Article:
The same business test replaced by the “similar business” test

 

Among the first batch of tax legislation the government dealt with in the new year was Treasury Laws Amendment (2017 Enterprises Incentives No.1) Bill, legislation that contained changes to the “same business” test.

It sees the “same business test” supplemented with a more flexible “similar business test” to work out whether a company’s income tax losses and net capital losses from prior income years can be carried forward and used as a tax deduction in the current income year. The rationale for the change is that the same business test is considered too restrictive – stifling innovation in the economy.

In the most part, this stemmed from the test being interpreted very narrowly. Courts and the ATO generally held that “same” did not mean “similar”. The inability to utilise losses where a company has entered into new types of transactions or business activities can inhibit a company’s ability to grow. This in turn discouraged companies that had made losses from seeking new investors or exploring new profit-making activities because they may have lost access to these valuable past year losses.

This can disadvantage start-ups and smaller companies, who may only have one income stream, as opposed to larger, established businesses that may have multiple streams of income.

The new relaxed test applies to losses made in income years commencing from 1 July 2015.

The “similar business test” also helps work out whether a debt written off as bad can be deducted in an income year, and whether tax losses of listed widely held trusts can be used.

The government says the similar business test will encourage entrepreneurship by allowing companies to use losses in a wider range of circumstances and will encourage companies to “seek out new opportunities, and hopefully return to profitability”.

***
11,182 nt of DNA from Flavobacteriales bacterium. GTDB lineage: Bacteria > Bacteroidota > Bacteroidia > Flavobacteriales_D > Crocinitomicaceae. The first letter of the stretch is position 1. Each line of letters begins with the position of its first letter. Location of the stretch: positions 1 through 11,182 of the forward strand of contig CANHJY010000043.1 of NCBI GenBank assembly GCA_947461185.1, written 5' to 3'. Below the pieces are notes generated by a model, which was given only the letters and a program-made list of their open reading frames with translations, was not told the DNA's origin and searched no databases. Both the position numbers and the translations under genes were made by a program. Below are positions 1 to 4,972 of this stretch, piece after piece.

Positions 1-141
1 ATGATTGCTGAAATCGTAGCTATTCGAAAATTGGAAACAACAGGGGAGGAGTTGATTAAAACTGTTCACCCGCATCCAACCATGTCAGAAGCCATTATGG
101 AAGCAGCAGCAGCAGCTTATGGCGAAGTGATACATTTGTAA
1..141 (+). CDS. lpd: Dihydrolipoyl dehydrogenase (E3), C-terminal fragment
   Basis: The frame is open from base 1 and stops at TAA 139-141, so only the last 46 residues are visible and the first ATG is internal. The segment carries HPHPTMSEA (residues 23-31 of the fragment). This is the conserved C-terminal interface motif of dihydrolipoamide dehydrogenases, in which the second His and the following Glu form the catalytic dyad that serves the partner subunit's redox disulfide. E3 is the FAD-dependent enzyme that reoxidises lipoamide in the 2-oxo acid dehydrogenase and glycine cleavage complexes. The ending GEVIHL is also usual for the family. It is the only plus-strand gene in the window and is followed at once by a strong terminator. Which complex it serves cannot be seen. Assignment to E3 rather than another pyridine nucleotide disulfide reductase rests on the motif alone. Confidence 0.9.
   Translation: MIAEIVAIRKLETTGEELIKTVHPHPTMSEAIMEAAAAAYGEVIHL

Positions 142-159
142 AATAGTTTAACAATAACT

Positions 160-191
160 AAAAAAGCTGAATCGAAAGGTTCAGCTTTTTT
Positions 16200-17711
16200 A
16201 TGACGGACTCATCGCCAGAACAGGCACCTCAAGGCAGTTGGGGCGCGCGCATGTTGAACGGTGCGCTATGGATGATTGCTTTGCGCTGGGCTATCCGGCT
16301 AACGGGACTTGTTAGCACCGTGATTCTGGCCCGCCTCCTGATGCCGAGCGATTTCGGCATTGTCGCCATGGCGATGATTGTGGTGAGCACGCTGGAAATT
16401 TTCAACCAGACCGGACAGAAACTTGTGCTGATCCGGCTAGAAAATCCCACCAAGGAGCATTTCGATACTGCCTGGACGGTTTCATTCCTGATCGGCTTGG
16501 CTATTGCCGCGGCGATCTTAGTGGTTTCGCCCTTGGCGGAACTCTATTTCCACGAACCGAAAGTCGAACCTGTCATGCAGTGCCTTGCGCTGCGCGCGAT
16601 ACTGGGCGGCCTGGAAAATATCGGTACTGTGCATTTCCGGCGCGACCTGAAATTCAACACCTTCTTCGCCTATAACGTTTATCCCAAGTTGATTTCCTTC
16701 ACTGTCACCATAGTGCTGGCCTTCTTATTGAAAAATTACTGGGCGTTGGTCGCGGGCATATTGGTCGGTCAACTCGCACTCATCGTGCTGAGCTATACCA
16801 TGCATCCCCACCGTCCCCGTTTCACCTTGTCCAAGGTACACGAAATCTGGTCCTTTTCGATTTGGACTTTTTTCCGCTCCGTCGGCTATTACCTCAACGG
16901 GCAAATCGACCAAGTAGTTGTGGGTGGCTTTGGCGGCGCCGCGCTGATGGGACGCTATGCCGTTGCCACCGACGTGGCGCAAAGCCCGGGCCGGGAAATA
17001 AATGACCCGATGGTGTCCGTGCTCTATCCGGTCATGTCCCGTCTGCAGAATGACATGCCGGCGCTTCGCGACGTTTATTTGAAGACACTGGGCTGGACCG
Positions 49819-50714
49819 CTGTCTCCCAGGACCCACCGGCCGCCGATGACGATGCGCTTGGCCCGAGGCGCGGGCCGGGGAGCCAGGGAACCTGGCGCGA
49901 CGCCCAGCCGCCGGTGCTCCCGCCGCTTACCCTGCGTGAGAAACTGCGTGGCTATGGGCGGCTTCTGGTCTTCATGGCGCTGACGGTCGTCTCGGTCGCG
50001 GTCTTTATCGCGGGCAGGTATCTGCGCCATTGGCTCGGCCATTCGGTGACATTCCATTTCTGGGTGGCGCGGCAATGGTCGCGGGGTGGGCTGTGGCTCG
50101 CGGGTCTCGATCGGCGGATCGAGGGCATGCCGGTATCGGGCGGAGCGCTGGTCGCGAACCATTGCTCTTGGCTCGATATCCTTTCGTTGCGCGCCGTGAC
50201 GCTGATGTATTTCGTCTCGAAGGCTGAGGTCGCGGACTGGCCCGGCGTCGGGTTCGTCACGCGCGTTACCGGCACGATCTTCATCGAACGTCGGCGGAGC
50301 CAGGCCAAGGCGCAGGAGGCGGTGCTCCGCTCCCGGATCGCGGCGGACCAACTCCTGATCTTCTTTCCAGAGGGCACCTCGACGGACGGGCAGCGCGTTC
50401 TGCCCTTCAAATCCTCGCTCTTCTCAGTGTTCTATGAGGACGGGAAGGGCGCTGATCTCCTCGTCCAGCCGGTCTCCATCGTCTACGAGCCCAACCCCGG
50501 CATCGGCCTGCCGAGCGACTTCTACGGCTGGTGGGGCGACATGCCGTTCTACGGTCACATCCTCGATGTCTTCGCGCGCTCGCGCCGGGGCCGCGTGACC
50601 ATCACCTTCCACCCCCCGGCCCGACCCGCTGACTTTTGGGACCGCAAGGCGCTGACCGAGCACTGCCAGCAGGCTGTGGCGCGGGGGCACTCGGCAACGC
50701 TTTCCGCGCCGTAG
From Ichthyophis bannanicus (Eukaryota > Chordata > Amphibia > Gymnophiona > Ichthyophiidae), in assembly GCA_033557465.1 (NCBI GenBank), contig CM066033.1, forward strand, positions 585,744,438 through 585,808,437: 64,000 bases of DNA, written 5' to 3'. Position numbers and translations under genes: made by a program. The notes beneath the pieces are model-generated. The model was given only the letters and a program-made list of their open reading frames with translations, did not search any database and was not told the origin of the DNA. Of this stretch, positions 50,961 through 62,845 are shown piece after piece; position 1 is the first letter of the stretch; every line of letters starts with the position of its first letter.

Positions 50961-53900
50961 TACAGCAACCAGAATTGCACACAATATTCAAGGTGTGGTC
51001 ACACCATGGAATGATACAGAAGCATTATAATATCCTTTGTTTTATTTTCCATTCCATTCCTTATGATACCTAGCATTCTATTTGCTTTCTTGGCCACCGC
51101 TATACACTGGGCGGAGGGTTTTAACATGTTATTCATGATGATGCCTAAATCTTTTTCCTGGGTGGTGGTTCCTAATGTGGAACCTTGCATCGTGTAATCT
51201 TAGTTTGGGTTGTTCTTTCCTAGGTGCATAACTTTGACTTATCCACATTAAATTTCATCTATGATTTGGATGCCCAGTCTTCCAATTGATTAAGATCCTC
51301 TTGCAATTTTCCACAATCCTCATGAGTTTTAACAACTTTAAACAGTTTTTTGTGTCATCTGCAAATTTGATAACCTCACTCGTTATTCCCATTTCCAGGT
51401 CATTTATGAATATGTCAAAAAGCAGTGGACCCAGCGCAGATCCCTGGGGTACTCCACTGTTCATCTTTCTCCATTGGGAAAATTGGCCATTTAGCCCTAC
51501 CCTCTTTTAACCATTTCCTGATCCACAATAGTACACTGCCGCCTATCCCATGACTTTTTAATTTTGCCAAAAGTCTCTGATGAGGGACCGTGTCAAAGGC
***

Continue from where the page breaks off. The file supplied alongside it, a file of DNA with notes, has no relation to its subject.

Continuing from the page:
However the new test will still be required to meet four factors, including:

  • the extent to which the assets (including goodwill) used to generate income were also used formerly
  • the extent to which the activities and operations were also the same with the previous business
  • the identity of the current business and the identity of the former business, and
  • the extent to which any changes to the former business resulted from the development or commercialisation of assets, products, processes, services, or marketing or organisational methods, of the former business.

Note that the new measure is not a free-for-all however. Guidance issued by the ATO indicates that it will not be enough if a business is of a similar “type” to a previous business. It says a business is “similar” where there is an element of continuity, and that it has evolved or organically grown over time without changing its core identity or core source of income. It may not be sufficient that the change in business is a “reasonable” business decision or one that makes commercial sense if there is no continuity of the original business.

While entering a new business or new transaction may not necessarily cause the similar business test to fail (as it has been known to with the previous “same business” test) the new test may be more difficult to satisfy if substantial new business activities and transactions do not evolve from and complement the former business.

Top takeaways

  • More clients will now be able to carry forward losses because the similar business test – particularly the removal of the two negative limbs – is much more flexible than the same business test.
  • As the law is backdated to 1 July 2015, companies and widely-held trusts that have undergone a change of ownership should review their eligibility for carrying forward prior year income and capital losses from that date onwards. They should also review whether bad debts initially incurred prior to a change of ownership or control can be written off.
  • Under the new law, companies are now more free to innovate and adapt to changes in the economy or in their industry, and to enter into new kinds of transactions or businesses without disadvantaging themselves from a tax perspective.
  • The similar business test, while more flexible, is more complex. It will be a challenge for tax agents to sit down and work out whether, on the facts at hand, the test is met by reference to the four factors. For this reason, tax agents may wish to seek a private ruling in complex cases.